Local officials favoring a home fighter over a foreign opponent isn't a new phenomenon in boxing, or one that is particularly rare. In fact, it's often baked into the calculus of who will win a given fight. We all know that the home fighter often gets preferential treatment on the judges' scorecards. We've frequently witnessed the "opponent" denied an opportunity to continue to fight after getting hurt, even when the home fighter has been given a chance to keep going under similar circumstances.
However, just because the sport tolerates an acceptable level of bias for the home fighter, that doesn't make it just. And when an egregious example of railroading an "away" opponent occurs, the institutional forces that help govern and control the sport are far too eager to ignore it.
After years and years of watching home officials deprive or attempt to deprive these opponents of a fair fight, it's easy to become numb to this conduct, throw up our hands and say "that's boxing." But we should remember that fighters' careers are at stake. Moreover, this conduct hurts boxing as a whole, poking additional holes in its veneer of legitimacy.
In Saturday's heavyweight fight between Daniel Dubois (England) and Kevin Lerena (South Africa), which took place in London, Lerena was denied a fair shake by both a house timekeeper and a homer referee. In the first round of the fight, Lerena dropped the popular Dubois three times. The initial blow was from a short hook that landed on the top of Dubois' head. Dubois appeared to injure his ankle or knee as a result of the punch. He went down shortly after. The subsequent two knockdowns were of Dubois' own accord. He took a knee both times without absorbing further punishment. He clearly couldn't put his weight on his injured leg.
|Referee Howard Foster after Dubois is dropped in the 1st|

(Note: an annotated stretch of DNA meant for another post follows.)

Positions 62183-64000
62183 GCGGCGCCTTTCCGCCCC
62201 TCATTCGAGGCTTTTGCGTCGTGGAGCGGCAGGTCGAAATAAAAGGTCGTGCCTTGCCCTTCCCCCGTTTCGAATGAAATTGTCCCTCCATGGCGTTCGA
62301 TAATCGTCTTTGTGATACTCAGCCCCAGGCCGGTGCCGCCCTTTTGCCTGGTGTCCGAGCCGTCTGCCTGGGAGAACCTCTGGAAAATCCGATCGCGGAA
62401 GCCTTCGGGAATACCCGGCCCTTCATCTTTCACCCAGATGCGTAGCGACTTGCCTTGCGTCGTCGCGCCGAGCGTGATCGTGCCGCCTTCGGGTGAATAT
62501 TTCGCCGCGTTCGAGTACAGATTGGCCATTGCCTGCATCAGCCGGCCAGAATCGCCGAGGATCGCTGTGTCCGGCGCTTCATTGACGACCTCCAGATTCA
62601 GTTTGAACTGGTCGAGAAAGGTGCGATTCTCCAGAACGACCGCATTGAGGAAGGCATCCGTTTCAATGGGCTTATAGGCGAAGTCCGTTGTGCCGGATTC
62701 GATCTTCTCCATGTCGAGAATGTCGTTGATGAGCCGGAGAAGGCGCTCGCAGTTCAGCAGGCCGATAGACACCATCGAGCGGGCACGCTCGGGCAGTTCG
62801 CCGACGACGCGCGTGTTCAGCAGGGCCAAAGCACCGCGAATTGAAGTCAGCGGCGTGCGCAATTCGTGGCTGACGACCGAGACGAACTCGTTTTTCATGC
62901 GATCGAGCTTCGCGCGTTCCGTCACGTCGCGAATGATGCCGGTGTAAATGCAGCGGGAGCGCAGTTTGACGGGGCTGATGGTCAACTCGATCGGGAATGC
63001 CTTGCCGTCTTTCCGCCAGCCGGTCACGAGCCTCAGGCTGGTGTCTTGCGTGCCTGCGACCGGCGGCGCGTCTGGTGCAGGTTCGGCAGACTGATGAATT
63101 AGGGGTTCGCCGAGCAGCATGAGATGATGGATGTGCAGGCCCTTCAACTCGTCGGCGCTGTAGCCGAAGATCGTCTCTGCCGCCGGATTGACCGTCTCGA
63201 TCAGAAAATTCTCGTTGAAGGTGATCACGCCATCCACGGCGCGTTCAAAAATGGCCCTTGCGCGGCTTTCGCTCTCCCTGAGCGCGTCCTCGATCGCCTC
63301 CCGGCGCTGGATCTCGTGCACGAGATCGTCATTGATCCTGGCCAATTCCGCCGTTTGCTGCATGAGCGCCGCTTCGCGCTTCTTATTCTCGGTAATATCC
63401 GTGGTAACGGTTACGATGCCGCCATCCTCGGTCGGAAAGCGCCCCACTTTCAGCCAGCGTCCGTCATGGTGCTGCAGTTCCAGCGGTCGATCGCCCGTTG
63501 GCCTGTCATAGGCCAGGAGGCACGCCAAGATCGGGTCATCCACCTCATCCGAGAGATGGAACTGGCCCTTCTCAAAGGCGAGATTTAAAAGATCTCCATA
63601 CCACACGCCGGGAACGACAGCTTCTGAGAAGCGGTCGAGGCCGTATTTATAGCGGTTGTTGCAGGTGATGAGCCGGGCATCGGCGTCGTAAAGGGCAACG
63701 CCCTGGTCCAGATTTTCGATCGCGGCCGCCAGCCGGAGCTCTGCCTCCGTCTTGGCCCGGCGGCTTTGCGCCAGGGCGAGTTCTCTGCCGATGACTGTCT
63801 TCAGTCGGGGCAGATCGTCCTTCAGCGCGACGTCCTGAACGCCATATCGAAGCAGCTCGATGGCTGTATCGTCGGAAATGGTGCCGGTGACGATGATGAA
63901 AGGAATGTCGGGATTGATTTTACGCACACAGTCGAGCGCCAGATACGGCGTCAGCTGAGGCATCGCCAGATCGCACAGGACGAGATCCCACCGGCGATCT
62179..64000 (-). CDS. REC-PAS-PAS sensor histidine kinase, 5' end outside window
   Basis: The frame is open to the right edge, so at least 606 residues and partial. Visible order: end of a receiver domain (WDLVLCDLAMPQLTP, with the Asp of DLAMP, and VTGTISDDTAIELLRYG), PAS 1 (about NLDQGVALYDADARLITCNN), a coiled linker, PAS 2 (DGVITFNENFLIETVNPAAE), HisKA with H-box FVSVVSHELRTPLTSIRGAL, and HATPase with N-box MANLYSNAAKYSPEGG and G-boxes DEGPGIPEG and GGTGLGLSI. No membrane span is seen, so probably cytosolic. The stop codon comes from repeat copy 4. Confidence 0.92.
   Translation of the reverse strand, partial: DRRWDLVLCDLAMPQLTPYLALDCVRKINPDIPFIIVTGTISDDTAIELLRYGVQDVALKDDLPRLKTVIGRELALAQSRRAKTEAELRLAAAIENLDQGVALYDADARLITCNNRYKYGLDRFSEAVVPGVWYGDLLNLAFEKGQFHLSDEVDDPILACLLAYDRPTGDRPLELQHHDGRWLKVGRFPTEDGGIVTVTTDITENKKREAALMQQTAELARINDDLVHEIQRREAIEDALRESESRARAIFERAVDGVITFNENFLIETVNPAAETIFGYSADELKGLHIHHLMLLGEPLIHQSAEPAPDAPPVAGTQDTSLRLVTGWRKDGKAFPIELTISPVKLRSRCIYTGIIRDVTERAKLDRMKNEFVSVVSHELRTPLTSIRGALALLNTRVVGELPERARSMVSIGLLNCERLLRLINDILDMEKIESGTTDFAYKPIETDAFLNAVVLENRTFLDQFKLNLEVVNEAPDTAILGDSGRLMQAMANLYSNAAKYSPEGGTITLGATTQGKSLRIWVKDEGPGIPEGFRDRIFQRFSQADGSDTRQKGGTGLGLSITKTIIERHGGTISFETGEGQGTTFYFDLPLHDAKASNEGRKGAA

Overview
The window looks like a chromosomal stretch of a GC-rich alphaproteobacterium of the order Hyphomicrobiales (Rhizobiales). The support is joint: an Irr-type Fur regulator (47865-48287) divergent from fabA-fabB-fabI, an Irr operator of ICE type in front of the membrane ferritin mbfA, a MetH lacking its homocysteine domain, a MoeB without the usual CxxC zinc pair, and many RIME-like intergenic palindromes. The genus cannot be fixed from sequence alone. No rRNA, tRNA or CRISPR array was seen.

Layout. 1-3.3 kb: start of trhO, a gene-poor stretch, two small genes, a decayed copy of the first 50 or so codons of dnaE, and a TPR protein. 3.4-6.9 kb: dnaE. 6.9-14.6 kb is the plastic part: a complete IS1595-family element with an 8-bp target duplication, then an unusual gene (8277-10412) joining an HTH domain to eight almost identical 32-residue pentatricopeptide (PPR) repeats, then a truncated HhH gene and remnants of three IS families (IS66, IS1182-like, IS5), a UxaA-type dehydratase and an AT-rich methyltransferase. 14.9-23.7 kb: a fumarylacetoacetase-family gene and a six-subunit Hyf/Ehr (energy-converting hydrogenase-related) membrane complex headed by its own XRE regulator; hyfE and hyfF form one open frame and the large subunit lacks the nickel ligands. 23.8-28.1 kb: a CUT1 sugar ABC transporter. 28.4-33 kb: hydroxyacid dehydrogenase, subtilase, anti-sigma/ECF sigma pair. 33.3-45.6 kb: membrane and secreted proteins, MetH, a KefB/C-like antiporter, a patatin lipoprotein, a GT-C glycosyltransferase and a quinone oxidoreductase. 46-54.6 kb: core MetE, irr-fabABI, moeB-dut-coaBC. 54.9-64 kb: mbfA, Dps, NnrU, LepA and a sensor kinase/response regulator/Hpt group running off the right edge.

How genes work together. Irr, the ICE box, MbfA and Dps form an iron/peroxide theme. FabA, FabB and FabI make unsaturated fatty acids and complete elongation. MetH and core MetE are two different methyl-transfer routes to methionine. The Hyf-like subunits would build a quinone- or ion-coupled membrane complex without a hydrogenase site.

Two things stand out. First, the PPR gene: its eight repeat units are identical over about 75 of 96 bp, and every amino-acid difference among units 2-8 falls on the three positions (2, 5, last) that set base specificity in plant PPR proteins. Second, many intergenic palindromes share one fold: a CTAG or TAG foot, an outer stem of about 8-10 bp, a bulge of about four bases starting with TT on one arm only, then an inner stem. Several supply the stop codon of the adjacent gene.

Photo Courtesy of Mikey Williams
In many fights if a boxer is knocked down three times in a round, the bout is stopped. There used to be a universal Three Knockdown Rule, where a fight would be automatically stopped if that happened. Although most jurisdictions no longer have that rule in effect, unofficially it is still practiced often. (Interesting, the WBA, which sanctioned the Dubois-Lerena fight, does have a Three Knockdown Rule in its prescribed rules on its website; however, the British Boxing Board of Control's [BBBofC] rules were in effect for the fight, and the BBBofC doesn't mandate the Three Knockdown Rule.)
Irrespective of whether English referee Howard Foster should have stopped the fight in the first round, Dubois was in bad shape. And lo and behold, the friendly British timekeeper decided to stop the round nine seconds early, allowing Dubois to return to his corner without facing any additional adversity.
While Foster's conduct in the first round was acceptable, the timekeeper's certainly wasn't. Far too often we've seen games like this play out in the sport, where an official tries to play with time, either by shortening or elongating a round to help the home fighter – and this incident wasn't even the worst example of manipulating time during Saturday's fight.
After the shortened first round, Dubois returned to his corner and the minute between rounds helped him recover. By the third round he was on the offensive. A big puncher, Dubois dropped Lerena during the round with a hard power punch. Lerena beat the count, but he was legitimately hurt. Towards the end of the round, Dubois cornered Lerena along the ropes and unloaded stinging power punches. The bell rang to end of the round, but Dubois kept throwing. He then connected with a huge shot that made Lerena collapse into the ropes for a brief moment. Keep in mind: this was an illegal punch because it was after the bell.